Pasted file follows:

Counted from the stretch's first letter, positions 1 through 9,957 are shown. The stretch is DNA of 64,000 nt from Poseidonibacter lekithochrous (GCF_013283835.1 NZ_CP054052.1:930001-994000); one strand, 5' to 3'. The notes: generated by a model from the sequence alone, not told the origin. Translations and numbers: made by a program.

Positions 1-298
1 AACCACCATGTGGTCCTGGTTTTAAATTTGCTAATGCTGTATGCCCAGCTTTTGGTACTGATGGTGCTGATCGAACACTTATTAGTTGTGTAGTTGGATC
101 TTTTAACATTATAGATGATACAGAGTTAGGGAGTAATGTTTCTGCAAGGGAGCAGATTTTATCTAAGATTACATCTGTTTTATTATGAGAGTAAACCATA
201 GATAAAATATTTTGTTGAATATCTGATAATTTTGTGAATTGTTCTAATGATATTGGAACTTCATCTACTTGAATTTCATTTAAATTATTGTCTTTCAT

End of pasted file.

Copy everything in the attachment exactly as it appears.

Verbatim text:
Counted from the stretch's first letter, positions 1 through 9,957 are shown. The stretch is DNA of 64,000 nt from Poseidonibacter lekithochrous (GCF_013283835.1 NZ_CP054052.1:930001-994000); one strand, 5' to 3'. The notes: generated by a model from the sequence alone, not told the origin. Translations and numbers: made by a program.

Positions 1-298
1 AACCACCATGTGGTCCTGGTTTTAAATTTGCTAATGCTGTATGCCCAGCTTTTGGTACTGATGGTGCTGATCGAACACTTATTAGTTGTGTAGTTGGATC
101 TTTTAACATTATAGATGATACAGAGTTAGGGAGTAATGTTTCTGCAAGGGAGCAGATTTTATCTAAGATTACATCTGTTTTATTATGAGAGTAAACCATA
201 GATAAAATATTTTGTTGAATATCTGATAATTTTGTGAATTGTTCTAATGATATTGGAACTTCATCTACTTGAATTTCATTTAAATTATTGTCTTTCAT